J.J. Watt is the biggest star in Pro Bowl

J.J. Watt
Texans defensive end J.J. Watt (99) is congratulated by Lions defensive back Glover Quin after intercepting a pass in the first half of the Pro Bowl on Sunday.
(David J. Phillip / Associated Press)

Few moved very fast, no one flattened a quarterback, and there were no bone-jarring hits in the gentle, friendly version of football played at the Pro Bowl in Glendale, Ariz.

Even in a game dominated by offense, J.J. Watt was the star.

The Texans defensive end intercepted a pass, recovered a fumble and led the crowd in dances during commercial breaks.

Team Irvin defeated 32-28 Watt’s Team Carter, but the score is never important in the NFL’s all-star game. Everyone seemed to have a good time, particularly Watt, the game’s defensive MVP.


Other memorable moments came from Saints tight end Jimmy Graham, who dunked over the crossbar twice after touchdown catches, this time with no penalty, and from Giants rookie Odell Beckham Jr., who made a diving grab at midfield.

Graham’s second touchdown, on a one-yard, fourth-down pass from Matt Ryan, was the winning touchdown with 3:10 to play.

Greg Olsen and Emmanuel Sanders each caught a pair of touchdown passes. Andrew Luck was nearly perfect in his short time on the field, completing nine of 10 for 119 yards and two scores. Matthew Stafford threw for 316 yards and two touchdowns, making him the offensive MVP.

The Pro Bowl took a one-year hiatus from Hawaii so it could be played in the desert at the Super Bowl site. A sellout crowd of 63,225 watched at University of Phoenix Stadium as the teams moved up and down the field, often without much resistance.


If the players missed the beach, they wouldn’t let on.

“It’s been fantastic,” Dallas quarterback Tony Romo said. “The turnout here at the stadium is just like an NFL game.”

Romo knew this wasn’t a real NFL game.

“It’s a blast,” Stafford said. “To able to play with the best in the world is a whole lot of fun, and everybody is such good people, too. I am out here having a good time.”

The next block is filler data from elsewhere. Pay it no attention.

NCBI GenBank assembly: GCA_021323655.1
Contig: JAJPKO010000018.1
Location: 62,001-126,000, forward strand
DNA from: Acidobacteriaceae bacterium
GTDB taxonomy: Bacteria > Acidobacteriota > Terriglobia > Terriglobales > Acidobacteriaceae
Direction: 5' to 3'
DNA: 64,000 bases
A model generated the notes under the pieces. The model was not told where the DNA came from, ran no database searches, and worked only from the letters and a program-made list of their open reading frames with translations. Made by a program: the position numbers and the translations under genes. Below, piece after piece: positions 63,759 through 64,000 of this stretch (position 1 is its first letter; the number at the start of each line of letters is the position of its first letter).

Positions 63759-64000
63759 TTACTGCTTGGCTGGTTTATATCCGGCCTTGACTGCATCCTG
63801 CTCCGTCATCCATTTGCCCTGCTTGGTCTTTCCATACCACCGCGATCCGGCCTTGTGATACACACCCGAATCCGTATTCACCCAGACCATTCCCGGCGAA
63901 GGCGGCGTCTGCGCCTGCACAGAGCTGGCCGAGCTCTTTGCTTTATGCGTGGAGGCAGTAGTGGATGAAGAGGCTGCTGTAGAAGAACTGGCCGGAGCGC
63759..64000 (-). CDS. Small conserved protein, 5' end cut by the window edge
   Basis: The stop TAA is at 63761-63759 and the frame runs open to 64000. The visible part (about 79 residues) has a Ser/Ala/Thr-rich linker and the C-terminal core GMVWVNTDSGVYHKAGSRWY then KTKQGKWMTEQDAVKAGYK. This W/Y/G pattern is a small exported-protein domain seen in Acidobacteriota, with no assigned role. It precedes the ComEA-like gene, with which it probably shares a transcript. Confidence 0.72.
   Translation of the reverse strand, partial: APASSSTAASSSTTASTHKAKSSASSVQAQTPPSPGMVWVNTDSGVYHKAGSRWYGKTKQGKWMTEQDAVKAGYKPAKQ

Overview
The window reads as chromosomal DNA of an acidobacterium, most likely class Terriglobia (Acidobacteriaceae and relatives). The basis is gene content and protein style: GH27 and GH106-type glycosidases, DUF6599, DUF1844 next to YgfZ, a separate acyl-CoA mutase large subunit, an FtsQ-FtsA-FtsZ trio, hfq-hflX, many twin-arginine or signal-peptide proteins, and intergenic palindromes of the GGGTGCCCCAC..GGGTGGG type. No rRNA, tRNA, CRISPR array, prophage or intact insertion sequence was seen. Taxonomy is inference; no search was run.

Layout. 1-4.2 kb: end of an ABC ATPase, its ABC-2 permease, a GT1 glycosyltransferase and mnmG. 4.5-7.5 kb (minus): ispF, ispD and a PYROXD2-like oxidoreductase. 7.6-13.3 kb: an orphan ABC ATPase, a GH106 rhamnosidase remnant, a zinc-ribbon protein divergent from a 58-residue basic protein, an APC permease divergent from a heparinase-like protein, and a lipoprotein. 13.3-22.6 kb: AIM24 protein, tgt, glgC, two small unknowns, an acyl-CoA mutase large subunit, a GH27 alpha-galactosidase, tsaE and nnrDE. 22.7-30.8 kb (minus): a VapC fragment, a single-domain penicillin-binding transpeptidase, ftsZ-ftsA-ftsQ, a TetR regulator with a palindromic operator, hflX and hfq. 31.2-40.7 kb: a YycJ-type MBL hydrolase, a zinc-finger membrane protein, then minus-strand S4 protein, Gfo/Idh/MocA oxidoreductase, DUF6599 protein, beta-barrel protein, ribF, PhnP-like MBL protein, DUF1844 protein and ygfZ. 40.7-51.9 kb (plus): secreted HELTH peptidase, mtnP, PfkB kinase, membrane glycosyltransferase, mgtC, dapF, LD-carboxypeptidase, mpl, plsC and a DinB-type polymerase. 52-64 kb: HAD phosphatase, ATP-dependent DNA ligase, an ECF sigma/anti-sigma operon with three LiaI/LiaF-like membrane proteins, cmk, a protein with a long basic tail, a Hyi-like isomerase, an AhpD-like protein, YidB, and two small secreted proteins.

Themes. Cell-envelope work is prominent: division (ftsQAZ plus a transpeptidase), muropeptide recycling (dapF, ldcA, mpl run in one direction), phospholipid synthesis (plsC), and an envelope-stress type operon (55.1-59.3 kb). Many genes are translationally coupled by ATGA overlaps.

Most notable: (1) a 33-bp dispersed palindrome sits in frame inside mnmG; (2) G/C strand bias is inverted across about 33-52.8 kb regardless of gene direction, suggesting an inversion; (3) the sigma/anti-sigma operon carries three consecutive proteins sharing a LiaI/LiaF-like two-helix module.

The NFL scrapped the AFC vs. NFC format last year in favor of having two big-name former players draft their teams four daysbefore the game. This year, the honor went to Michael Irvin and Cris Carter.

There were teammates playing against teammates.

When Green Bay’s Jordy Nelson made a pretty fingertip touchdown catch from Drew Brees for Team Carter, he celebrated with his Packers teammate Clay Matthews, who was playing for the other team.

Beckham dived to the ground and gathered in Stafford’s long pass just as the ball was about to hit the ground. When Graham caught a six-yard touchdown pass from Stafford, he soared to dunk the ball over the crossbar. The New Orleans tight end had been penalized twice and fined $30,000 in a preseason game for two dunks. There was no penalty on Sunday.


“I really wanted to catch one here because this is, I guess, the only place I can dunk without a flag,” Graham said. “But you know, the league called down and told me not to hang on it, so I didn’t.”

The goal posts were narrowed to from 18.6 feet to 14 feet on all kicks, not just extra points as had been previously announced. The extra points also were moved back to make for 33-yard kicks.

The skinny posts claimed an unlikely victim when Adam Vinatieri missed two extra points. The 42-year-old Colts kicker hasn’t missed an extra point in real games in five years. He also missed a 38-yard field goal.

Another rule was no blitzing. Denver’s Von Miller violated that one and, on the next play after the unsportsmanlike conduct penalty, Luck threw a 14-yard touchdown pass to his Indianapolis teammate T.Y. Hilton.

“It’s very special, the chemistry that we have,” Hilton said.

Winners got what amounts to pocket change for them — $55,000 apiece; losers got $28,000.

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